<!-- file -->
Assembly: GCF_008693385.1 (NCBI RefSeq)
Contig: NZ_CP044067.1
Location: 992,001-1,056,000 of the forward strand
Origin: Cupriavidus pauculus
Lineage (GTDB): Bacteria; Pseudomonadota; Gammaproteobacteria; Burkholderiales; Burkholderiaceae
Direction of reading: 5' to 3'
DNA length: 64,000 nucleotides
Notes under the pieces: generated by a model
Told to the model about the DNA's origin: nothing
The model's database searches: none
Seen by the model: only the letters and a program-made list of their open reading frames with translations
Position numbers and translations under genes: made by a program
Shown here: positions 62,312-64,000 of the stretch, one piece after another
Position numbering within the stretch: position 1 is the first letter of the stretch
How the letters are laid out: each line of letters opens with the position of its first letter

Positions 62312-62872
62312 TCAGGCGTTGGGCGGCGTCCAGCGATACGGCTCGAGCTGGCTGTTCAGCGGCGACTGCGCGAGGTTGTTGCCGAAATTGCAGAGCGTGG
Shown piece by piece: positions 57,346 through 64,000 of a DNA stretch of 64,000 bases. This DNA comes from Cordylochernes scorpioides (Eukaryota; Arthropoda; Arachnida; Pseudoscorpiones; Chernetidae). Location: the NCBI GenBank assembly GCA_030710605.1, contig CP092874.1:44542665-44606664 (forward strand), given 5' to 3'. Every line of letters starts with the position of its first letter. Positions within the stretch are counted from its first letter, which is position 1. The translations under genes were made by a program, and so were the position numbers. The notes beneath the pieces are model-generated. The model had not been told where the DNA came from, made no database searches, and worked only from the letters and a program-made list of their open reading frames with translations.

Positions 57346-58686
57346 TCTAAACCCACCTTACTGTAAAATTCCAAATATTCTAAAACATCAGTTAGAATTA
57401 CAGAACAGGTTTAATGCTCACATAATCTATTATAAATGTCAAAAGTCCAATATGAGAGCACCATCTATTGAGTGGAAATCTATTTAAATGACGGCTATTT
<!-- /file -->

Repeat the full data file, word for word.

Assembly: GCF_008693385.1 (NCBI RefSeq)
Contig: NZ_CP044067.1
Location: 992,001-1,056,000 of the forward strand
Origin: Cupriavidus pauculus
Lineage (GTDB): Bacteria; Pseudomonadota; Gammaproteobacteria; Burkholderiales; Burkholderiaceae
Direction of reading: 5' to 3'
DNA length: 64,000 nucleotides
Notes under the pieces: generated by a model
Told to the model about the DNA's origin: nothing
The model's database searches: none
Seen by the model: only the letters and a program-made list of their open reading frames with translations
Position numbers and translations under genes: made by a program
Shown here: positions 62,312-64,000 of the stretch, one piece after another
Position numbering within the stretch: position 1 is the first letter of the stretch
How the letters are laid out: each line of letters opens with the position of its first letter

Positions 62312-62872
62312 TCAGGCGTTGGGCGGCGTCCAGCGATACGGCTCGAGCTGGCTGTTCAGCGGCGACTGCGCGAGGTTGTTGCCGAAATTGCAGAGCGTGG
Shown piece by piece: positions 57,346 through 64,000 of a DNA stretch of 64,000 bases. This DNA comes from Cordylochernes scorpioides (Eukaryota; Arthropoda; Arachnida; Pseudoscorpiones; Chernetidae). Location: the NCBI GenBank assembly GCA_030710605.1, contig CP092874.1:44542665-44606664 (forward strand), given 5' to 3'. Every line of letters starts with the position of its first letter. Positions within the stretch are counted from its first letter, which is position 1. The translations under genes were made by a program, and so were the position numbers. The notes beneath the pieces are model-generated. The model had not been told where the DNA came from, made no database searches, and worked only from the letters and a program-made list of their open reading frames with translations.

Positions 57346-58686
57346 TCTAAACCCACCTTACTGTAAAATTCCAAATATTCTAAAACATCAGTTAGAATTA
57401 CAGAACAGGTTTAATGCTCACATAATCTATTATAAATGTCAAAAGTCCAATATGAGAGCACCATCTATTGAGTGGAAATCTATTTAAATGACGGCTATTT